Watch Baya Weaver Birds @ Bung Talua

Baya Weaver birds make some of the most extraordinary nests of any bird species with long pendulous nesting tubes individually weaved by the birds which is what gives them their name. The used nests are often seen for sale in local antique and bric-a-brac shops and larger garden stores. 

They nest in large colonies in tall trees. These colonies are usually in the countryside especially near a water source and very rarely occur in cities. However if the countryside seems too far away you could just go to Bung Talua or the Army Lake as many Farang know it and visit a colony of these charming little birds.

The Baya Weaver (Ploceus philippinus) is a weaverbird found across the Indian Subcontinent and Southeast Asia. Flocks of these birds are found in grasslands, cultivated areas, scrub and secondary growth and they are best known for their hanging retort shaped nests woven from leaves. These nest colonies are usually found on thorny trees or palm fronds and the nests are often built near water or hanging over water where predators cannot reach easily. 

They are widespread and common within their range but are prone to local, seasonal movements mainly in response to rain and food availability. They are threatened by human persecution and habitat loss.

They are sparrow-sized (15 cm) and in their non-breeding plumage, both males and females resemble female house sparrows. They have a stout conical bill and a short square tail. Non-breeding males and females look alike, dark brown streaked buff above, plain (unstreaked) whitish below, eyebrow long and buff coloured, bill is horn coloured and no mask. Breeding males have a bright yellow crown, dark brown mask, blackish brown bill, dark brown upper parts streaked with yellow, with a yellow breast and cream buff below.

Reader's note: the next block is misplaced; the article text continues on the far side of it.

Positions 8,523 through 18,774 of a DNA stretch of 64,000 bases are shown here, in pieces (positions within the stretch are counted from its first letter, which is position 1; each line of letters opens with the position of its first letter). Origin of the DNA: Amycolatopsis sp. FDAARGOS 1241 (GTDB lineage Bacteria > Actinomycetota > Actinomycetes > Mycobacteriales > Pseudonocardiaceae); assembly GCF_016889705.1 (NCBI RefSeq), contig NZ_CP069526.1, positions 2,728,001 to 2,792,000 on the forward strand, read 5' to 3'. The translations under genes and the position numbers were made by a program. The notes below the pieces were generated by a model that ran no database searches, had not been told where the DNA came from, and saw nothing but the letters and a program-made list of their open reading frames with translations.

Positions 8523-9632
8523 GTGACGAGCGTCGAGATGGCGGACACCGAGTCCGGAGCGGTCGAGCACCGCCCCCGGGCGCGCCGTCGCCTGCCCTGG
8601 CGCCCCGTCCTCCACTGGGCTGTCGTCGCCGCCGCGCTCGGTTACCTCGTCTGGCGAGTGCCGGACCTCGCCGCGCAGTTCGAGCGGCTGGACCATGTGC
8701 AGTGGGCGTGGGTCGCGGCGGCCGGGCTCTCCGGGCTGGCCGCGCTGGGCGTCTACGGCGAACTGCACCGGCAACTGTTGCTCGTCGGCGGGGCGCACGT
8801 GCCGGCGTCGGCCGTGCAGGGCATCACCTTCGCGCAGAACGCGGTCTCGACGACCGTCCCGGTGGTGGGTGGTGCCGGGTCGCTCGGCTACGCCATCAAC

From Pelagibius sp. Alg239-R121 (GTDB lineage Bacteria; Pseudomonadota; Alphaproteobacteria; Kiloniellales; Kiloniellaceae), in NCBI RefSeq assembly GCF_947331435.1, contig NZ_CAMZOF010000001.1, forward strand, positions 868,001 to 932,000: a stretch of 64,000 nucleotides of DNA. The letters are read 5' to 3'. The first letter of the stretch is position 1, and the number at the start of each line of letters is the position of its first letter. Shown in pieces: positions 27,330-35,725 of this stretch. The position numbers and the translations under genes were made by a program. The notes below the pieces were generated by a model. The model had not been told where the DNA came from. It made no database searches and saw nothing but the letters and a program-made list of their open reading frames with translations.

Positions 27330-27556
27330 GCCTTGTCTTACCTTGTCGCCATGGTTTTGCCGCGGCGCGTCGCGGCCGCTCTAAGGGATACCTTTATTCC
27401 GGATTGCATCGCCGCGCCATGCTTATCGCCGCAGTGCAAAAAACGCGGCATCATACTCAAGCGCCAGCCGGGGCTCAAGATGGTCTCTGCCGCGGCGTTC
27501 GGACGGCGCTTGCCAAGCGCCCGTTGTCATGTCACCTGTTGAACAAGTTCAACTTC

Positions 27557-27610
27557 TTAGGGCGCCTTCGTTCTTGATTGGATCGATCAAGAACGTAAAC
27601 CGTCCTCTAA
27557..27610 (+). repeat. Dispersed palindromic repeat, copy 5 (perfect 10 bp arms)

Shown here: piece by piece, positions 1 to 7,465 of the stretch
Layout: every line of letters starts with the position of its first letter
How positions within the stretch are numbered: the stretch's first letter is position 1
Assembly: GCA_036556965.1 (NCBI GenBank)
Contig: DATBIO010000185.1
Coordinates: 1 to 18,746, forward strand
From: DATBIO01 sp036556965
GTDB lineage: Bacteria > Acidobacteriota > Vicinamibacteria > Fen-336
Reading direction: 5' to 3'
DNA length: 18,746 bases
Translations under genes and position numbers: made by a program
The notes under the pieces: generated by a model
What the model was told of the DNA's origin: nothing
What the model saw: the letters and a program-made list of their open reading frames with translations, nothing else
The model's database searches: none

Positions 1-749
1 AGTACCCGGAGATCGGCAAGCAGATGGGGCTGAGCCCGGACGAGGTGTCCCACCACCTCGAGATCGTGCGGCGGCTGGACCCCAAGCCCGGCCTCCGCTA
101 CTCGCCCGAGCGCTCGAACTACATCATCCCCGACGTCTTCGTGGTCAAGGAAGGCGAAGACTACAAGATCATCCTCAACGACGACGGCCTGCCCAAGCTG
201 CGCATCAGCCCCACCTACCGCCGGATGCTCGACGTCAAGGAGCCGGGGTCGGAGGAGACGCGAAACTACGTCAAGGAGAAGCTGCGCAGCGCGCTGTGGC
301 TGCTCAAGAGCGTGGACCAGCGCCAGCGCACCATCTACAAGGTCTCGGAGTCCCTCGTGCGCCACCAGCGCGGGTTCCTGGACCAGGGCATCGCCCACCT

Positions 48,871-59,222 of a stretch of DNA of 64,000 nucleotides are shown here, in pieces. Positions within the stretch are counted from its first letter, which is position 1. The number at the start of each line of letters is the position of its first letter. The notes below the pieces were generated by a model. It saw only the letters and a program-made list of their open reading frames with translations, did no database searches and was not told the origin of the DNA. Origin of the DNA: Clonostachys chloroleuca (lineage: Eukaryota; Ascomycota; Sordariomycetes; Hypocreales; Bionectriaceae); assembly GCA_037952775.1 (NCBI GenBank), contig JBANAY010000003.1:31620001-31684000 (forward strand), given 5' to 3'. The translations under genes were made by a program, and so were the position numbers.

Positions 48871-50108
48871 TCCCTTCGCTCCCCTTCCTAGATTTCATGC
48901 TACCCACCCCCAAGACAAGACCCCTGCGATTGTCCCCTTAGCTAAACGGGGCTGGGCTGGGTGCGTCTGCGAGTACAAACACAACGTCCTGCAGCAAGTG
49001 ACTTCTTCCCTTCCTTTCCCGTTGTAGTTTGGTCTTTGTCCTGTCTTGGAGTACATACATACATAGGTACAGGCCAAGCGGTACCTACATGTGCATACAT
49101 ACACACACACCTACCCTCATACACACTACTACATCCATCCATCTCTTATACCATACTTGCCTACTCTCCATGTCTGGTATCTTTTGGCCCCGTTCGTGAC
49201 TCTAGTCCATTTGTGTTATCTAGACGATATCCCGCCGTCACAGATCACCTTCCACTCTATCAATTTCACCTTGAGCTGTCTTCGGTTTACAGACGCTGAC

To find the colony enter Bung Talua Park through the main entrance just past the large crossroads just up from the military hospital. Then take the footpath/running path/cycle track on the right to go around the lake in an anti-clockwise direction. When the path stars to turn in on itself to the left to follow the contours of the lake just after you pass the bridge to the island there is a large building and a small car park down a small road on your right. Near this building you will see some tall trees. If you look carefully you will see the pendulous nests in them, just walk towards the trees and observe the weavers going about their daily business.

You will get far better views of the birds if you take binoculars but even without you can easily observe the nests and the birds flying amongst the colony. FF


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